Posted by: Loren Coleman on November 8th, 2011
Native lions and lionesses don’t exist in Australia, of course.
But intriguingly, on the same day, Sunday, November 6, 2011, of reports of a sighting of a “lion” reported in Yorkshire, UK, half-a-world away, similar encounters was taking place in Oz.
Authorities in Darwin, Australia, are on the lookout for a feral lioness, after three reports of a big cat being spotted crossing the Stuart Highway.
The sightings about 9pm on Sunday (6 November 2011) sparked a quick police search and a check at Crocodylus, a local wildlife park just a few minutes away.
According to the Northern Territory News, three cars pulled over while the animal crossed the highway in front of them at Pinelands, a small suburb about 20 kilometres from Darwin.
”I often get reports of dingoes in the area, which are a similar colour but a completely different size,” a police spokeswoman said. Police found no trace of the creature.
Crocodylus chief scientist Charlie Manolis said he took the sightings seriously, but both lions at the park were found to be secure.
He said that ”not in a gazillion years” could a lion have escaped its enclosure, then voluntarily returned and been present when checked. He said because three people had reported seeing a lion, it was likely something was roaming around.
”Whether there is a large dog or a beastie out there that looks like a lion, we would like to find out any information about what it really is,” he said.
Crocodylus is the only wildlife park in the Northern Territory that houses lions.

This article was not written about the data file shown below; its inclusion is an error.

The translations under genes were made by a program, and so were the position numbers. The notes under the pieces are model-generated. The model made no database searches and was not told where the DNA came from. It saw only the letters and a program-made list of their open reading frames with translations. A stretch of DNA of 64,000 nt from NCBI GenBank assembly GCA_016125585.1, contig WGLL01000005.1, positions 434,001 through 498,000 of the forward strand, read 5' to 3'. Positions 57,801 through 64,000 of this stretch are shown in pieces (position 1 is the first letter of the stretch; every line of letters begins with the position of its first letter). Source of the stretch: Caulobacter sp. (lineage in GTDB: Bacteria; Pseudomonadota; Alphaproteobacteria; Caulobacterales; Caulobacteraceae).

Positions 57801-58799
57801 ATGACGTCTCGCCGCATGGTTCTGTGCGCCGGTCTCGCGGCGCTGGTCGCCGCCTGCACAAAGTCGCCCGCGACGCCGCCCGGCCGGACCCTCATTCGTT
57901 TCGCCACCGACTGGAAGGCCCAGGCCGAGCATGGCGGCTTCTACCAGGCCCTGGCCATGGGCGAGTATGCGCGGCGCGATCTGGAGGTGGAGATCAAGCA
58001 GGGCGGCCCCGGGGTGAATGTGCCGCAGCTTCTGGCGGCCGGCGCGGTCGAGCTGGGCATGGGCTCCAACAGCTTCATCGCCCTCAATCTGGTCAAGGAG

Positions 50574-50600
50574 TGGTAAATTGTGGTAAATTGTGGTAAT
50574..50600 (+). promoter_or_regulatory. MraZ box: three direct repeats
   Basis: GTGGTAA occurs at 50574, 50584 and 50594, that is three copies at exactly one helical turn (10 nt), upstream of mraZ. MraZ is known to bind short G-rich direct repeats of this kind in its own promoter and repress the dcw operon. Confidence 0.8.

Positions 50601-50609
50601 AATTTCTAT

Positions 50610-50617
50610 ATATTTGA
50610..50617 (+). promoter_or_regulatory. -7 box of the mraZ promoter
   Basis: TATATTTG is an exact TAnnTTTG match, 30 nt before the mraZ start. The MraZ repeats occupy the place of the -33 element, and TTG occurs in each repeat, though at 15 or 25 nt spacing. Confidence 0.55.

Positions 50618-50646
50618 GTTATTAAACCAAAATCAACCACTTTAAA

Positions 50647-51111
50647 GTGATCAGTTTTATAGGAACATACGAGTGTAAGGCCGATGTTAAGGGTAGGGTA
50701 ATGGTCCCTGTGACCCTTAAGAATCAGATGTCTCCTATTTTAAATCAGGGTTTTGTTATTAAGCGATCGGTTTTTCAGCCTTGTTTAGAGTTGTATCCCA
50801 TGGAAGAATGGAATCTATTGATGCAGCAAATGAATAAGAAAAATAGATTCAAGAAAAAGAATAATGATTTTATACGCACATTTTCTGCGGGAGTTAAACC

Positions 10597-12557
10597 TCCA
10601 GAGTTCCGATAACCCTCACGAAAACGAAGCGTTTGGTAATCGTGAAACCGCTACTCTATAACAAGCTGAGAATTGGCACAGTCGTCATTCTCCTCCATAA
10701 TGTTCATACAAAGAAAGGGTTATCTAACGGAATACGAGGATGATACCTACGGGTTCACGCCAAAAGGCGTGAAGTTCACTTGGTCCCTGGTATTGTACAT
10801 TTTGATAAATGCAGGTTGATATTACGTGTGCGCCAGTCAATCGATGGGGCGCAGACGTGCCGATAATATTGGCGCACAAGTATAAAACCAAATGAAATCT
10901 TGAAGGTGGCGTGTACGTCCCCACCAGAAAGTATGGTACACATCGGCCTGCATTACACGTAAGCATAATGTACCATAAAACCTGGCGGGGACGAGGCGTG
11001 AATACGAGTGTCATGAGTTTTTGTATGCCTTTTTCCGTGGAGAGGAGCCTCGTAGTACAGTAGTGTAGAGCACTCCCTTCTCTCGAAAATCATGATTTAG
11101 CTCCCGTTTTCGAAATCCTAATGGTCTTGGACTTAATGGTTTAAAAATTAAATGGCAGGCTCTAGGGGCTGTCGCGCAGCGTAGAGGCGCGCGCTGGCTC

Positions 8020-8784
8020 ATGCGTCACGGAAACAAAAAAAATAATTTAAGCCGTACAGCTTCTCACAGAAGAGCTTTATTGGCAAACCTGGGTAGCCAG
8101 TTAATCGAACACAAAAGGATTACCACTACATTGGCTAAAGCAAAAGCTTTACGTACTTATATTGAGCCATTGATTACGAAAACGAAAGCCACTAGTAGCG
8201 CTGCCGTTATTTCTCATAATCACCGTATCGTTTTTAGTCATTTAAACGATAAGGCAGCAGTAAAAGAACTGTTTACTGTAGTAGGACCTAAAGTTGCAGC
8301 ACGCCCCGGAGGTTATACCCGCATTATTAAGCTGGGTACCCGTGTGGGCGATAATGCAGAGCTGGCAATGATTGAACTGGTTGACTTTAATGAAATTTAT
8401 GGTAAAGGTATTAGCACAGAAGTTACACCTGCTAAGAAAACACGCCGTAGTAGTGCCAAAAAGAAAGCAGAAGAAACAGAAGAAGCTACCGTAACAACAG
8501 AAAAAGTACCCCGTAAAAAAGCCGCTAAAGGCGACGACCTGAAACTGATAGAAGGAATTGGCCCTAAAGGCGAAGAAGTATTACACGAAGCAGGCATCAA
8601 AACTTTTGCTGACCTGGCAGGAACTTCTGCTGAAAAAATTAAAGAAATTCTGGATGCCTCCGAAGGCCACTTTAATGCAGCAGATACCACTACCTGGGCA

Loren Coleman is one of the world’s leading cryptozoologists, some say “the” leading. Certainly, he is acknowledged as the current living American researcher and writer who has most popularized cryptozoology in the late 20th and early 21st centuries. Starting his fieldwork and investigations in 1960, after traveling and trekking extensively in pursuit of cryptozoological mysteries, Coleman began writing to share his experiences in 1969. An honorary member of Ivan T. Sanderson’s Society for the Investigation of the Unexplained in the 1970s, Coleman has been bestowed with similar honorary memberships of the North Idaho College Cryptozoology Club in 1983, and in subsequent years, that of the British Columbia Scientific Cryptozoology Club, CryptoSafari International, and other international organizations. He was also a Life Member and Benefactor of the International Society of Cryptozoology (now-defunct). Loren Coleman’s daily blog, as a member of the Cryptomundo Team, served as an ongoing avenue of communication for the ever-growing body of cryptozoo news from 2005 through 2013.